Additional findings from our study speak even more directly to the issue of familiarity. In particular, several significant differences emerged between the two other-referent targets, with the well-known other event descriptions being rated as easier to image and having more positive emotions than the made-up event descriptions about an unfamiliar other. Once again, this highlights the contrast between the use of efficient cognitive schemata for well-known others and much less efficient or elaborate processing for unfamiliar others. Interestingly, however, there were no distinctions in terms of visual details. As such, there may be a certain degree of similarity in visual details for other-referent targets ranging across a wide range of familiarity.
Although the present findings are informative, there are several limitations which should be acknowledged and addressed in future research. To begin, the present study focused only on pleasant events. Thus, it may still be the case that negative self-referent events may differ from negative events about a well-known other in terms of the various components and beliefs associated with the multiple-systems model. In particular, the increased stress associated with personally relevant events may foster enhanced imagery, along with greater negative emotions, when compared with unpleasant events about a well-known other. Furthermore, it is not yet known if more distant past events (i.e., more than several years old: see Sporer & Sharman, 2006) would lead to self versus well-known other differences in the various components of the multiple-systems model. Finally, it would also be of interest to move beyond a university sample to consider an older, community based sample that may also display a different pattern of self-other similarities and differences.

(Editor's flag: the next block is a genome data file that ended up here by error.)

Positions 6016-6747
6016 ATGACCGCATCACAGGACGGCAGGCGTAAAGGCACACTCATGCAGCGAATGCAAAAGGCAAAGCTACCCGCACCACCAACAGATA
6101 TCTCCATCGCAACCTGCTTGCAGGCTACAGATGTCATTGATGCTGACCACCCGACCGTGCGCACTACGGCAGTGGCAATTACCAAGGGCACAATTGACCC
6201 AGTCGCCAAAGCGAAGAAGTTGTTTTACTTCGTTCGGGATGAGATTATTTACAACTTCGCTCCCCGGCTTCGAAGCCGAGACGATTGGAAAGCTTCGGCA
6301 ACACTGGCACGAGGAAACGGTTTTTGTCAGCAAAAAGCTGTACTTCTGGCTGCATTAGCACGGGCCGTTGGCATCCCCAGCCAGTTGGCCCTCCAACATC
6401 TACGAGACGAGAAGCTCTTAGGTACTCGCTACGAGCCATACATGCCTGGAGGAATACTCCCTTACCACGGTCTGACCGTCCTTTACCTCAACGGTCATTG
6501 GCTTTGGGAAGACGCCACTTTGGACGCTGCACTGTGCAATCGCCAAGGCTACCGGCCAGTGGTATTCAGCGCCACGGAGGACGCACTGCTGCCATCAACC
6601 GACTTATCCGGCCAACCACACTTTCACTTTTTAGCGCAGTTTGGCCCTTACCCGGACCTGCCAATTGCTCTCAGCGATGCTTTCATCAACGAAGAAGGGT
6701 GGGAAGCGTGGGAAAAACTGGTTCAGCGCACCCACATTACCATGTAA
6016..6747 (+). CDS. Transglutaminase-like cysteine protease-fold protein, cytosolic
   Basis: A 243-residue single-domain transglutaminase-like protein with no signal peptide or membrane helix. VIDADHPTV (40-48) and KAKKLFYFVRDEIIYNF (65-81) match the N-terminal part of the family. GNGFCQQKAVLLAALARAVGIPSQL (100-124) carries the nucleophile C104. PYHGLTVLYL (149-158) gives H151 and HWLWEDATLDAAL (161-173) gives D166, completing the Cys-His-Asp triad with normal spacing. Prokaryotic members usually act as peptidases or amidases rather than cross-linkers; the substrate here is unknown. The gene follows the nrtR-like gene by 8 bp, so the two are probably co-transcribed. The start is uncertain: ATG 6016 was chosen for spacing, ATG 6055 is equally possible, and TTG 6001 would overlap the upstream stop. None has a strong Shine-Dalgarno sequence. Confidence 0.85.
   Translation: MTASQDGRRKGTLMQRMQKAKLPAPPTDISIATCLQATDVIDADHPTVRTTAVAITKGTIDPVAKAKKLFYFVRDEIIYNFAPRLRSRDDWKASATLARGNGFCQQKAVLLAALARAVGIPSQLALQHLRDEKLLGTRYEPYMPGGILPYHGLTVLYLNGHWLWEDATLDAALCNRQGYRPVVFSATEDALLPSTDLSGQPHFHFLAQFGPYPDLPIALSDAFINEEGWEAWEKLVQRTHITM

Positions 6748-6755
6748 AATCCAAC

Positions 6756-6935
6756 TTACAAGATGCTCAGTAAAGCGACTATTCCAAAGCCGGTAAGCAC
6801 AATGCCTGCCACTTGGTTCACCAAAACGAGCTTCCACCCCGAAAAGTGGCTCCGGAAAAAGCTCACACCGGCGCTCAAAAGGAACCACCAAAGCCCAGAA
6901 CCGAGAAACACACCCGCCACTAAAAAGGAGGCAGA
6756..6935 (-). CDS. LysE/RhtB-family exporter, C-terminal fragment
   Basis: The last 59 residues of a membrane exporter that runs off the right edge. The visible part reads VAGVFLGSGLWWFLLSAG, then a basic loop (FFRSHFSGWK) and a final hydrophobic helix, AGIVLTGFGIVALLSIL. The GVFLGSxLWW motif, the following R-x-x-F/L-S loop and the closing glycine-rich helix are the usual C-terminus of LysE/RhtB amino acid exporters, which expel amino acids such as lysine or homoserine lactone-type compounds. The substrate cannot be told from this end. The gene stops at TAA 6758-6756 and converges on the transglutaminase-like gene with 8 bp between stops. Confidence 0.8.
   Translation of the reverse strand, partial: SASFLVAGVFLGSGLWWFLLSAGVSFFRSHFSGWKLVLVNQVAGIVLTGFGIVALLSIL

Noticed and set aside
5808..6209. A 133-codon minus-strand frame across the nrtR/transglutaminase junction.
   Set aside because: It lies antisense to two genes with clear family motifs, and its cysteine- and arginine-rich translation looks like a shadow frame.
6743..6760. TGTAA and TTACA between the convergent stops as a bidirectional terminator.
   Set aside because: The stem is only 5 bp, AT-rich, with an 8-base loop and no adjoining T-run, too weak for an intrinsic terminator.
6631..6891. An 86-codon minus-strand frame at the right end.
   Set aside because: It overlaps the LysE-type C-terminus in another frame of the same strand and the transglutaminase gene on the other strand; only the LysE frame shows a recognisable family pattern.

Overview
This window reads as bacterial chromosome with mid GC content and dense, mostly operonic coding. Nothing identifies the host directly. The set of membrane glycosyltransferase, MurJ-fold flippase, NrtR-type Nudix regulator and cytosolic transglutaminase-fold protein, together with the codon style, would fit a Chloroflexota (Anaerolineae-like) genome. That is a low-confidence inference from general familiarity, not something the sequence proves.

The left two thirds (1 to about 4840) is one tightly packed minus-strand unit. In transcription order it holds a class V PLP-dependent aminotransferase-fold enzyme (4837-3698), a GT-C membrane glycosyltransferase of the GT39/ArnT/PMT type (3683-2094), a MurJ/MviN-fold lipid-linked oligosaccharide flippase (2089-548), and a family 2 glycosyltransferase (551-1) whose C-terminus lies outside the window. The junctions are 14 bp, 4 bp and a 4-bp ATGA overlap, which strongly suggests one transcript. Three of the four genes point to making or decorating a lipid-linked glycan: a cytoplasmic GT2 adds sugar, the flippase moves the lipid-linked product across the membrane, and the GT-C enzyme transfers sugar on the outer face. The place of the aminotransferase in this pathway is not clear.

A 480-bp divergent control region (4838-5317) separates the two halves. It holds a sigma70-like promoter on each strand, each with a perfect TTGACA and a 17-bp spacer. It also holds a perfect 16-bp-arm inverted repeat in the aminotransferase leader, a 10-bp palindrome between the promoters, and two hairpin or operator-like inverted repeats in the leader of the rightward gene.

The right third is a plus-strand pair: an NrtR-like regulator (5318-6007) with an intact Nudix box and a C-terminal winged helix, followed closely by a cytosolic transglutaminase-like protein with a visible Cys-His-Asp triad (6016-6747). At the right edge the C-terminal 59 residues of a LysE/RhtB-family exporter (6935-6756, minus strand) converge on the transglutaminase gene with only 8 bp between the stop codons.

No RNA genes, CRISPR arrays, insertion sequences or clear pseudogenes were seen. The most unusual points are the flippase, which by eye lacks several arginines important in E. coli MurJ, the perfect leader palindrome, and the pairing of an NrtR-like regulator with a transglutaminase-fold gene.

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Correspondence Address
Nicholas A. Kuiper, Ph.D., C. Psych.
Professor and Director
Clinical Psychology Graduate Program
Department of Psychology
Room 309, Westminster College
361 Windermere Road
London, Ontario
Canada N6A 3K7
phone: 519- 661-2111 x84652
fax: 519-850-2554